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Rajoy Faces Tougher Budget Task This Year After Spain’s 2011 Deficit Miss

Spain expects the European Union to review its budget-deficit target before the presentation of its 2012 spending plan this week, as last year’s slippage hampers efforts to tackle the euro area’s fourth-biggest shortfall.

“It is expected that once Brussels has knowledge of the data, it will give the corresponding indication in the coming days, and that the government will include it in the spending limit on Friday,” Deputy Minister for Public Administration Antonio Barreda said during an interview with Radio Cinco in Madrid today.

Spain will present its spending plan for 2012 on March 2 and is counting on the EU to review its deficit goal of 4.4 percent of gross domestic product in 2012 as it struggles to rein in overspending amid its second recession since 2009.

Budget Minister Cristobal Montoro yesterday said the nation’s overall budget deficit came in at 8.5 percent of GDP in 2011, overshooting the government’s previous estimate of about 8 percent and an EU target of 6 percent. Unemployment rose to an EU record of 23 percent.

“We are going to promote budget stability as soon as possible with a credible path,” Montoro said. “We are in a recession and that must be recognized, which means implementing a budget policy that will lift us out of this recession.”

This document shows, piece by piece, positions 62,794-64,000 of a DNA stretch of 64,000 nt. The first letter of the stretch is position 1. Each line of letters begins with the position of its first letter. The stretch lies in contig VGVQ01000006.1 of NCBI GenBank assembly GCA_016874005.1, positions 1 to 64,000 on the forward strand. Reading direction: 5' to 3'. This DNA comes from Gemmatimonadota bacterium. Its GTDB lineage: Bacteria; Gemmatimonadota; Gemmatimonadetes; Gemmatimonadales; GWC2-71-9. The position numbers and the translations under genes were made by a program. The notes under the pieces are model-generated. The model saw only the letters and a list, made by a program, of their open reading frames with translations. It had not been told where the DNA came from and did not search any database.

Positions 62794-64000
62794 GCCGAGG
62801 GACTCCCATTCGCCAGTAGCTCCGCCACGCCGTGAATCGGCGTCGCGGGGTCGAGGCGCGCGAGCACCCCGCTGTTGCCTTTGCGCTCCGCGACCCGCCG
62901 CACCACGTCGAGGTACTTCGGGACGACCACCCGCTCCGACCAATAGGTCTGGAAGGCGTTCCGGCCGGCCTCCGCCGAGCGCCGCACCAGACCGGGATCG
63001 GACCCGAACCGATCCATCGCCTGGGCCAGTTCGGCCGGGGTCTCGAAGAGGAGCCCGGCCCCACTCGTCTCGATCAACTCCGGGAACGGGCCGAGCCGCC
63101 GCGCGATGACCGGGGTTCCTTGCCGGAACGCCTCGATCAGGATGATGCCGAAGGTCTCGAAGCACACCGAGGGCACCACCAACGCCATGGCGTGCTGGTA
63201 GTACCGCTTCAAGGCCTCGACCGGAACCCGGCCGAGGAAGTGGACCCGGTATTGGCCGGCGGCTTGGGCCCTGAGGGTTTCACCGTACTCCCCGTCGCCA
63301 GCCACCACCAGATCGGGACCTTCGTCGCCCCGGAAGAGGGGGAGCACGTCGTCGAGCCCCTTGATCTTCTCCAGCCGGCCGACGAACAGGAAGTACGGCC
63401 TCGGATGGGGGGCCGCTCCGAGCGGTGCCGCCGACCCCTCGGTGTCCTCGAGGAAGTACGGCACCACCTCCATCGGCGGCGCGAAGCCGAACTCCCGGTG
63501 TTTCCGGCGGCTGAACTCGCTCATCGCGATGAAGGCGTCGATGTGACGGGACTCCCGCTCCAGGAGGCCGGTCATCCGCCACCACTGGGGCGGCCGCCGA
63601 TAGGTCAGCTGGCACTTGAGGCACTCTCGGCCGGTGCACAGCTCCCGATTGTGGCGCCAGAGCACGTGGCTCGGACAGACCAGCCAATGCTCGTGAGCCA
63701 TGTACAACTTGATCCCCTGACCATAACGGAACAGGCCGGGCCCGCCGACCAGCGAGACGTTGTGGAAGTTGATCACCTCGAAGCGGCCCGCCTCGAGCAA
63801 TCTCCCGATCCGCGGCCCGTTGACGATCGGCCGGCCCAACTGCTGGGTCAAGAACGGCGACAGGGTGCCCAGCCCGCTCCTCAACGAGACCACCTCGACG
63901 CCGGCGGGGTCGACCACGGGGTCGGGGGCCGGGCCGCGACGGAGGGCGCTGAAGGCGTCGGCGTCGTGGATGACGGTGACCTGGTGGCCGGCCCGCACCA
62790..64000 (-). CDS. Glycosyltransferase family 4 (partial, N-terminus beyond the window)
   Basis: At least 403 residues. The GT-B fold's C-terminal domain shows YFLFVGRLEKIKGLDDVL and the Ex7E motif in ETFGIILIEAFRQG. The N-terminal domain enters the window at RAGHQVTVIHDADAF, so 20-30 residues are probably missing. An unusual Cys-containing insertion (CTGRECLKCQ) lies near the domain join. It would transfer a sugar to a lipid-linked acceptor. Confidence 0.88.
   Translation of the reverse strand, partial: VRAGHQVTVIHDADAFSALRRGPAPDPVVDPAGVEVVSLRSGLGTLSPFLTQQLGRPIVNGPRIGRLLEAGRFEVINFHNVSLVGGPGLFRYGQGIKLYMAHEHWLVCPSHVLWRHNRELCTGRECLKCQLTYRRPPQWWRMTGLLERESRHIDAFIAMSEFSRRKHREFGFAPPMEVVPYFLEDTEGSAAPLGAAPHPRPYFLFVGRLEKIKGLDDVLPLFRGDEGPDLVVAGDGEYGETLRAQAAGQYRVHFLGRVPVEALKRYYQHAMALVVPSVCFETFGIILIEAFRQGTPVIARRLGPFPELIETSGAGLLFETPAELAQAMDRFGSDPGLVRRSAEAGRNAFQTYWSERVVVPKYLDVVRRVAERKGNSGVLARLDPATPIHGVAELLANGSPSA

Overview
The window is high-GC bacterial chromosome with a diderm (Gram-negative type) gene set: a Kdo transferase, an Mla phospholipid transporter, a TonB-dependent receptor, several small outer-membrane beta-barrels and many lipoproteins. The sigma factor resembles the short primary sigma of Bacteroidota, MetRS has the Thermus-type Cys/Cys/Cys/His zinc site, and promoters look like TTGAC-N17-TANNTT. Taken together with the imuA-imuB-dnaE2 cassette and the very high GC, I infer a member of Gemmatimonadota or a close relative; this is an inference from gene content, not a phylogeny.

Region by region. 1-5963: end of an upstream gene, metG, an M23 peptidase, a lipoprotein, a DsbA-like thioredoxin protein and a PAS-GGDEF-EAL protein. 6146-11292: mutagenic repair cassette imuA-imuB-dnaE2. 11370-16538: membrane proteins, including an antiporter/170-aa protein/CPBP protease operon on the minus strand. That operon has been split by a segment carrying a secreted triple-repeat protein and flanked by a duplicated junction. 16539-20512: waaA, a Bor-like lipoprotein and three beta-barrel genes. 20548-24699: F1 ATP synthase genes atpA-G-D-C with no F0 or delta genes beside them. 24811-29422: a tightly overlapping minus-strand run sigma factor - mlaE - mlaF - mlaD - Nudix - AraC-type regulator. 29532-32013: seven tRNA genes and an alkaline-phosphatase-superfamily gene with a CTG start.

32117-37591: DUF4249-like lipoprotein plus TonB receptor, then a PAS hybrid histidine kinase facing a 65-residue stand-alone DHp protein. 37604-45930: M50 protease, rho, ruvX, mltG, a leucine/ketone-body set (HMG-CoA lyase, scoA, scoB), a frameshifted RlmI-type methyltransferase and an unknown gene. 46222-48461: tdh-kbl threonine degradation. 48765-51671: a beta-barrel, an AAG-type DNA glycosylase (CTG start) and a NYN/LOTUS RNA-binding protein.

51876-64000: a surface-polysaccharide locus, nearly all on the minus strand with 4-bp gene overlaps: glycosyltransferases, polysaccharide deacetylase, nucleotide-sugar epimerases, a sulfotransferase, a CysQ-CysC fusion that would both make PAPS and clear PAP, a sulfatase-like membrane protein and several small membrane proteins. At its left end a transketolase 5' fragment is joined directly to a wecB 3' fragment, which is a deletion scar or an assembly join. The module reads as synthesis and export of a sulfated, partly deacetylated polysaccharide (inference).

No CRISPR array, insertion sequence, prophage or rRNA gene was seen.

Unchanged goals would oblige Prime Minister Mariano Rajoy’s government, in power since December, to add 25 billion euros ($34 billion) of cuts to a 15 billion-euro package announced on Dec. 30, according to Moody’s Investors Service.

Assessing Sustainability

The EU is waiting for information from Spain on last year’s slippage and this year’s budget, EU Economic and Monetary Affairs Commissioner Olli Rehn told lawmakers today at the European Parliament in Brussels. “We can then assess whether Spain is taking effective action to ensure structural sustainability of public finances,” Rehn said.

EU members must respect the 27-nation bloc’s rules on budget deficits, Olivier Bailly, a spokesman for the EU, told reporters separately today in Brussels. “We are not talking about giving more flexibility to any member states when it comes to fulfilling commitments.”

Spanish Economy Minister Luis de Guindos said he’ll explain Spain’s budget policy and 2011 deficit during the next meeting of euro-region finance ministers in Brussels on March 1.

“Starting from there, with the commission’s own revision of growth forecasts, all European countries will start a review of their stability programs,” de Guindos told reporters in Madrid today. Spain will step up its budget adjustment measures this year as it remains committed to reducing its deficit, de Guindos said.

The yield on Spain’s 10-year benchmark bond was little changed at 5.04 percent and the gap with similar German maturities widened to 324 basis points from 317 basis points earlier today.

To contact the reporter on this story: Angeline Benoit in Madrid at abenoit4@bloomberg.net

To contact the editor responsible for this story: Matthew Brockett at mbrockett1@bloomberg.net

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